My First Bite Of Froyo Is Tasty

I’m sitting in the Philadelphia International Airport with a delay on my way to San Fran — tomorrow I’ll be speaking on a panel at the Netbook Summit — so now’s a good time to share some thoughts on Android 2.2, aka: Froyo. James offered up a video look and summary of the new Froyo features, but I’ve been using Android (s goog) full time since January and can offer a different perspective as a result. I’ve also been flashing ROMs on my Nexus One for a few weeks to gain the HTC Sense interface and other features. After using Froyo for the past 24 hours, I’m fairly impressed — the operating system compares well against some of the optimized and enhanced ROMs I’ve recently used.

Some thoughts in no particular order:

  • Froyo is a little faster than Eclair on my Nexus One, but the speed difference isn’t that dramatic. The stock ROM on the Nexus One was pretty solid to begin with in terms of performance. Although I haven’t used that ROM for nearly four weeks, I did restore it yesterday for a few hours prior to installing Froyo. Nexus One owners will likely be happy with Froyo’s performance, but I find it marginally better, not exceptionally better at this point.
  • I like the new dedicated icons for the Phone and Internet next to the program launcher. But I think it sloppy that Google left the standard shortcuts for both on the main home screen — they’re simply not needed and I imagine that most every Nexus One owner is removing them. A little thing, yes, but it adds to the unpolished nature that some folks claim Android has.
  • There’s no unified inbox yet, but you can switch between accounts slightly faster in the Gmail client with Froyo. At the top left of your Inbox, you can see which email account you’re using. Simply tap it and you’ll be shown the Gmail Accounts window so you can switch. Prior to Froyo, it took a menu button press and a tap of the Accounts option for the same action. It doesn’t sound like a huge improvement, but I switch between the accounts dozens of times daily, so those extra taps add up.
  • Support for Adobe Flash (s adbe) 10.1 beta is nice and it works reasonably well. I haven’t played any Flash games — I never do, actually — but I did view a few videos. Even those not optimized for mobile sites offer a good experience. Playback is relatively fluid and less choppy than what I’ve seen with Flash Lite. I haven’t tested enough to determine the battery drain.
  • Although it’s too early to tell, it seems like the radio in my Nexus One is performing worse with Froyo. Near as I can tell, there was a radio update included with Froyo and I’m seeing more signal bouncing from 3G to EDGE than I did prior. Again — too early to tell, but it’s something I’ve noticed. If any other Nexus One owners running Froyo have seen the same or don’t have issues, please chime in.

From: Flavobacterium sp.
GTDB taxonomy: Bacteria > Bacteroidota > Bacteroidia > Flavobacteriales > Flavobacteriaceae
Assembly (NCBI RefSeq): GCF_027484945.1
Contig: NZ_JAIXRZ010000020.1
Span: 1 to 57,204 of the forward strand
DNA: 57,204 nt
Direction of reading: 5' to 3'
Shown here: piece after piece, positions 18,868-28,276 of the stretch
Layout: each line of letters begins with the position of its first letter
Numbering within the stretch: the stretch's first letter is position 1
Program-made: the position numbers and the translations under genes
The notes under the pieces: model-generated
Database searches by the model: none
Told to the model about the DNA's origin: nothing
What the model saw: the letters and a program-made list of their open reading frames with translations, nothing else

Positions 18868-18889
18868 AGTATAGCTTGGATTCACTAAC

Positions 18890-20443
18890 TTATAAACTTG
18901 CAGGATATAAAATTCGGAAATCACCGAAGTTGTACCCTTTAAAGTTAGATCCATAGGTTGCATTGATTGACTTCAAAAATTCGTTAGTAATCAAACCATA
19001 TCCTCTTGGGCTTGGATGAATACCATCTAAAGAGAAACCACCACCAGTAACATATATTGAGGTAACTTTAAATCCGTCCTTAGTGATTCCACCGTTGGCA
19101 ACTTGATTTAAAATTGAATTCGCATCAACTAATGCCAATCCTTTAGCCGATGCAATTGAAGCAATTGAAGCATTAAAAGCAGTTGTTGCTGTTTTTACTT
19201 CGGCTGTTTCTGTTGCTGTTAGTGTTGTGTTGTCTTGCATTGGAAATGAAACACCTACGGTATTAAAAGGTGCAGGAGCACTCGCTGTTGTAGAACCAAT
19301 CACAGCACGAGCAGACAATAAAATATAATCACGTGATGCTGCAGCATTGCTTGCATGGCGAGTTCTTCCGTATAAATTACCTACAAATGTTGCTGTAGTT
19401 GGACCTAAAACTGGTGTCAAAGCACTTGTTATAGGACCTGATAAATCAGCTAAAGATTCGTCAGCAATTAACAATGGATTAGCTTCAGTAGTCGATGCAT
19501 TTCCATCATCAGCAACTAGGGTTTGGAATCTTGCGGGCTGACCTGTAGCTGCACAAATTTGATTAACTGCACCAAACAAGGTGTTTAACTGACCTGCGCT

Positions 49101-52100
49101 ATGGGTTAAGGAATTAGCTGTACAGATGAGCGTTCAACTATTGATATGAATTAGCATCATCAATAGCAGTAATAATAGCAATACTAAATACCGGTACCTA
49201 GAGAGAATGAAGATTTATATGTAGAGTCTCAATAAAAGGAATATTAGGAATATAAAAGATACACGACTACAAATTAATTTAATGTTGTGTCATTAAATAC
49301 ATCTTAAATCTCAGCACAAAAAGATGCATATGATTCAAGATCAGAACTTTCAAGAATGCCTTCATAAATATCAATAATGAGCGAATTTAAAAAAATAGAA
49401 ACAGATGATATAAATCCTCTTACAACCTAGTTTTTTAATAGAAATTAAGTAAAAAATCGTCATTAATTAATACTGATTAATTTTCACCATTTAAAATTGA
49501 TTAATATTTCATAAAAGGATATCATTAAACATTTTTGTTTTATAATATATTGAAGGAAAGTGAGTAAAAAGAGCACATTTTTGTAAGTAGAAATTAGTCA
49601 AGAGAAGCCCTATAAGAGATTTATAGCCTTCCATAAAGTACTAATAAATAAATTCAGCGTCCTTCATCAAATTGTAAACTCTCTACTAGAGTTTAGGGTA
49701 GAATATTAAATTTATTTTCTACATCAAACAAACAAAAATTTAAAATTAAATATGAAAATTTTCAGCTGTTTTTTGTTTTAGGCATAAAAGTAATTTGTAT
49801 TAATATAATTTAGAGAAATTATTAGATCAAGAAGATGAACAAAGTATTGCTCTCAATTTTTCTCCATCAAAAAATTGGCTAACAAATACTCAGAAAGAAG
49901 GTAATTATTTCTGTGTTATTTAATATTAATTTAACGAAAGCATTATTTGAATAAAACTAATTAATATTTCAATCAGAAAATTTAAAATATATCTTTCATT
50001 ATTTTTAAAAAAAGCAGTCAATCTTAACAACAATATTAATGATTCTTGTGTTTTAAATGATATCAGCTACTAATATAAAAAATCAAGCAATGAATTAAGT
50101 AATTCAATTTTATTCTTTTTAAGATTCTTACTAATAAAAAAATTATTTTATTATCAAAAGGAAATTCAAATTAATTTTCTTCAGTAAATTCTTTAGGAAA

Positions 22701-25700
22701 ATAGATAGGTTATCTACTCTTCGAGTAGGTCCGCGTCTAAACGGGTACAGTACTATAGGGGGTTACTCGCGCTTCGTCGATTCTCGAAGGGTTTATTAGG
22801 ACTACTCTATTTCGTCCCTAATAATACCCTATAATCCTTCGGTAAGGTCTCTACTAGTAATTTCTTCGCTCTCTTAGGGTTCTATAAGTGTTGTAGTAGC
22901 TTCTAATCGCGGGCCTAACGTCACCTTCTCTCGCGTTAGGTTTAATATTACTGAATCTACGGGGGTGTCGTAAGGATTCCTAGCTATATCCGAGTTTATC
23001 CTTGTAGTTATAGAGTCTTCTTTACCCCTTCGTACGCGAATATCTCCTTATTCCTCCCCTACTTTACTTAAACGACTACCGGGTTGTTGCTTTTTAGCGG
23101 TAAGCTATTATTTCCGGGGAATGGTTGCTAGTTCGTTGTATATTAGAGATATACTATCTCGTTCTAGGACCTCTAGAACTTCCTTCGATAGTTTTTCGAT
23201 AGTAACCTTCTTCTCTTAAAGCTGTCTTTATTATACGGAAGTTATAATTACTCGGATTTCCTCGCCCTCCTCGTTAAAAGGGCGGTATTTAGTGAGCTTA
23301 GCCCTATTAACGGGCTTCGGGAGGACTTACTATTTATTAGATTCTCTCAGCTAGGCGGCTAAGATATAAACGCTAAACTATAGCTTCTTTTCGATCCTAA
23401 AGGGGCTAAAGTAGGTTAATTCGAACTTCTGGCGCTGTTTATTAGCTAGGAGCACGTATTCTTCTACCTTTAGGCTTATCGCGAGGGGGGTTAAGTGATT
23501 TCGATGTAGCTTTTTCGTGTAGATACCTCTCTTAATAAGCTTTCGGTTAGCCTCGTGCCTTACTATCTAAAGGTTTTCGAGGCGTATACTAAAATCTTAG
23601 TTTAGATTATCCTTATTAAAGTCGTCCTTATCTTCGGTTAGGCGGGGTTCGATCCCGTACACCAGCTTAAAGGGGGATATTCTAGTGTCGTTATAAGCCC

• Google may have caught some developers by surprise with the quick release of Android 2.2, right after it was introduced at the Google I/O event. Why do I think that? There were a number of apps I was using in Android 2.1 that I couldn’t find in the Android Market. I’m not sure if developers had to update their apps for 2.2 or not, but bunches are missing. I pinged the RunKeeper folks as soon as I noticed this — I use the app on a near-daily basis — and they told me today that the app is now in the market. It is and I was able to install it on 2.2, but there are still other apps not showing.
  • On a related note: I’m not yet able to move any apps to my SD card. I don’t need to do this because I have plenty of free space on my phone, but I wanted to try it. Again, it appears that developers have to enable their app to run on an SD card in Android 2.2.
  • I was using an HTC keyboard on the Nexus One, but Froyo’s input method has improved quite a bit from that of Eclair, so I may stay with the stock keyboard for a while. The word suggestion functionality is less intrusive and the overall accuracy of the keys feels better.
  • The new camera application is also improved, but I prefer the camera I was using on an HTC Sense build. With that app, I could tap to focus and meter the exposure, much like the iPhone 3GS (s aapl). The Froyo camera application doesn’t support such a feature, but it does provide new options for exposure, zoom and geotagging.
  • I haven’t used the portable hotspot functionality — AT&T (s t) is providing free Wi-Fi today at the airport — but it’s welcome. I had both a wired and wireless tethering application in many of my customer ROMs and they make for a good backup 3G connection as needed. For now, I’ll still stick with my Verizon MiFi (s vz) as a dedicated 3G solution and use Froyo’s hotspot feature as needed for backup connectivity. Because the Nexus One comes directly from Google and not through a carrier, I don’t expect this feature to disappear on me. It remains to be see if Android phones sold by carriers in the U.S. will see the tethering option — or if they do, what it might cost.

Overall, Froyo offers a solid performance boost and some welcome user interface enhancements. Android still lacks a little polish around the edges, but it’s a very functional and customizable operating system. I’ll likely stick with Froyo for a bit, but I find that I’m already missing the HTC Sense interface and widgets. Some HTC bits I’ll likely be able to add to Froyo, but Sense will require a completely different ROM. Once that arrives, I’ll probably flash my phone for the Sense experience.

Note: I’m not able to capture any screenshots at this time because that requires the Android SDK, which I don’t have installed on this computer.

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